Hindu Marriage Act of 1955
This act was passed after a political dispute between Congress and the Muslim League. The Act prevented marriages between Hindus and Muslims. It also provided for the cancellation of marriages that were performed in contravention of this law. This law led to many cases of interfaith marriages being dissolved and resulted in some people losing their jobs due to their religious affiliation
FAQs on Counterproductive Law
Question 1: How do we know if a law is counterproductive?
We can tell if a law has been deemed counterproductive by looking at its effects on citizens who want to participate in government, on citizens who want to organize themselves into groups, or on citizens who want to share their opinions with other people through writing letters and petitions. If these groups find it difficult or impossible to participate in those activities because their abilities are curtailed by the law, then it’s likely that the law was counterproductive.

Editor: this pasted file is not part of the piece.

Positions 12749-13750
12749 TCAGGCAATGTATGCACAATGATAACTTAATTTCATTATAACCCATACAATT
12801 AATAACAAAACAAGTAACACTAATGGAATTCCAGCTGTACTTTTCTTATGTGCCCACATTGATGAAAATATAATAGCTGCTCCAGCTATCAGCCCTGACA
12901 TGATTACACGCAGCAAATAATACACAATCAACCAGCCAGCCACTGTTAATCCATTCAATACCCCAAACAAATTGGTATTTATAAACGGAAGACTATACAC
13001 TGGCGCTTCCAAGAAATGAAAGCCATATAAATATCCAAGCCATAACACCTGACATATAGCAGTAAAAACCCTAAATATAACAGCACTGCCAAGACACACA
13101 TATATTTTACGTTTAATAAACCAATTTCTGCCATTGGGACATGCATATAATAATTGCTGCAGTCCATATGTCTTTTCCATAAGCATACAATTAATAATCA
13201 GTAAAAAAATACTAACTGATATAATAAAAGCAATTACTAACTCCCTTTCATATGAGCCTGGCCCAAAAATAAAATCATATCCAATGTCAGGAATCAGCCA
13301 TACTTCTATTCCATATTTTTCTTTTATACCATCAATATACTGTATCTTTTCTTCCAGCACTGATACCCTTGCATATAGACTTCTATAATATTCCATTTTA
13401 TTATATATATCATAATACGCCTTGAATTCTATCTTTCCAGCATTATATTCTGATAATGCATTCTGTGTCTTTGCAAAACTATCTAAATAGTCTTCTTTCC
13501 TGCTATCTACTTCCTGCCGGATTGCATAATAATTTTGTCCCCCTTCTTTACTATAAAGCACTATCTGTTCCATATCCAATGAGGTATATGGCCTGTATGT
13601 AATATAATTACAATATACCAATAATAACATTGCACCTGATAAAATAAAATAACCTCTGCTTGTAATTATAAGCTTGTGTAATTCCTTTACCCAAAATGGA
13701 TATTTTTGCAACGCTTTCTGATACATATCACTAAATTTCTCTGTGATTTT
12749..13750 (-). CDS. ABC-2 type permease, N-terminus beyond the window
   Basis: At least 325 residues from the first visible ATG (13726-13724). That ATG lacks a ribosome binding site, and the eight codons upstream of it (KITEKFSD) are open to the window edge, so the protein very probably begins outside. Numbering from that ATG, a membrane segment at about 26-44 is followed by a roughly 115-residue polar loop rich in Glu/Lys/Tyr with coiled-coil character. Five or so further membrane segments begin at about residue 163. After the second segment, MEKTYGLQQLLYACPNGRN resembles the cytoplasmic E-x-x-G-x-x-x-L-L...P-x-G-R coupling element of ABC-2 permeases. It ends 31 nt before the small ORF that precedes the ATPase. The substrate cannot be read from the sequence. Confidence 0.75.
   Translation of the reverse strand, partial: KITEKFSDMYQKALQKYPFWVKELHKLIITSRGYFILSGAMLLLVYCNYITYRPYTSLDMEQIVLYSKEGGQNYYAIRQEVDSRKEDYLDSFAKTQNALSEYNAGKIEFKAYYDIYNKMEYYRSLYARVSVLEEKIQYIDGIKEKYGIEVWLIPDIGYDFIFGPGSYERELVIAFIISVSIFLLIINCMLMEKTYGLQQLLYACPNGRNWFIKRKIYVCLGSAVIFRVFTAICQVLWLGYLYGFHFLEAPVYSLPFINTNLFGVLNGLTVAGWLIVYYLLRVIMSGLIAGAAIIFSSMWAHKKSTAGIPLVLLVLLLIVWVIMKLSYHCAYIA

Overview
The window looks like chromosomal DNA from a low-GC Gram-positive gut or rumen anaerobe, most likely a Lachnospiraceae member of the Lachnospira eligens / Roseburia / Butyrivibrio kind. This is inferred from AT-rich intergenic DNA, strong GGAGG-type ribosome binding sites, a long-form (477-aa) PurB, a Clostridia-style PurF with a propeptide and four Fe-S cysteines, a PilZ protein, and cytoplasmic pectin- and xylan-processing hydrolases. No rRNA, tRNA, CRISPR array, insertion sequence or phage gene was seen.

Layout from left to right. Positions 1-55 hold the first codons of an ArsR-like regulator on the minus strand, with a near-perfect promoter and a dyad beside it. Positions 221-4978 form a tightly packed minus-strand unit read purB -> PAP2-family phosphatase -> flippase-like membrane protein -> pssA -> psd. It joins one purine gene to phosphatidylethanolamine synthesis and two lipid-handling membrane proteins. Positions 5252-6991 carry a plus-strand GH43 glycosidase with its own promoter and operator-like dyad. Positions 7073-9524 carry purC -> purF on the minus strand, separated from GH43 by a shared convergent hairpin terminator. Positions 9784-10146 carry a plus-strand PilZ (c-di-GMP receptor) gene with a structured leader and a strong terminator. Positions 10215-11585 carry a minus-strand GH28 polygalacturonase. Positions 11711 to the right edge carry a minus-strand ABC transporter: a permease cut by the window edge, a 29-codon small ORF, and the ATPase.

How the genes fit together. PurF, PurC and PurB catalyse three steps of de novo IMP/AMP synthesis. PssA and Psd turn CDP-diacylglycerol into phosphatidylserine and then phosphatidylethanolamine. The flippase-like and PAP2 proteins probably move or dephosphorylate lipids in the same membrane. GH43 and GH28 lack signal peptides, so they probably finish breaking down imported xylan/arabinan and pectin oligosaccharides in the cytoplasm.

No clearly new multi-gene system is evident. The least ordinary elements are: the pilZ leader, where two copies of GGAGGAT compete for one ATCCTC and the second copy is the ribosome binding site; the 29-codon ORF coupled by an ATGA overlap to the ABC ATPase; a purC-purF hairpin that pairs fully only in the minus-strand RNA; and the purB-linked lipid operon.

Question 2: What is the difference between a law that is ineffective, and a law that is counterproductive?
A law that is ineffective will be something like a restriction on the amount of sugar that can be added to soft drinks. That’s not going to have much effect on the population, but it makes sense as a policy. On the other hand, a law that is counterproductive might be something like a ban on texting while driving—which makes no sense at all from an efficiency standpoint.
Question 3: How did the government come up with the idea of implementing counterproductive laws?
There are many factors that led to the development of counterproductive laws in India. The first factor is the lack of trust between citizens and the government. In this case, citizens do not trust the government to make good decisions and they believe that they will not be able to achieve their desired goals. Another factor is corruption in India. Corruption has been found throughout all levels of society including politicians, police officers, and even judges who are supposed to be impartial and fair.
Please Login to comment...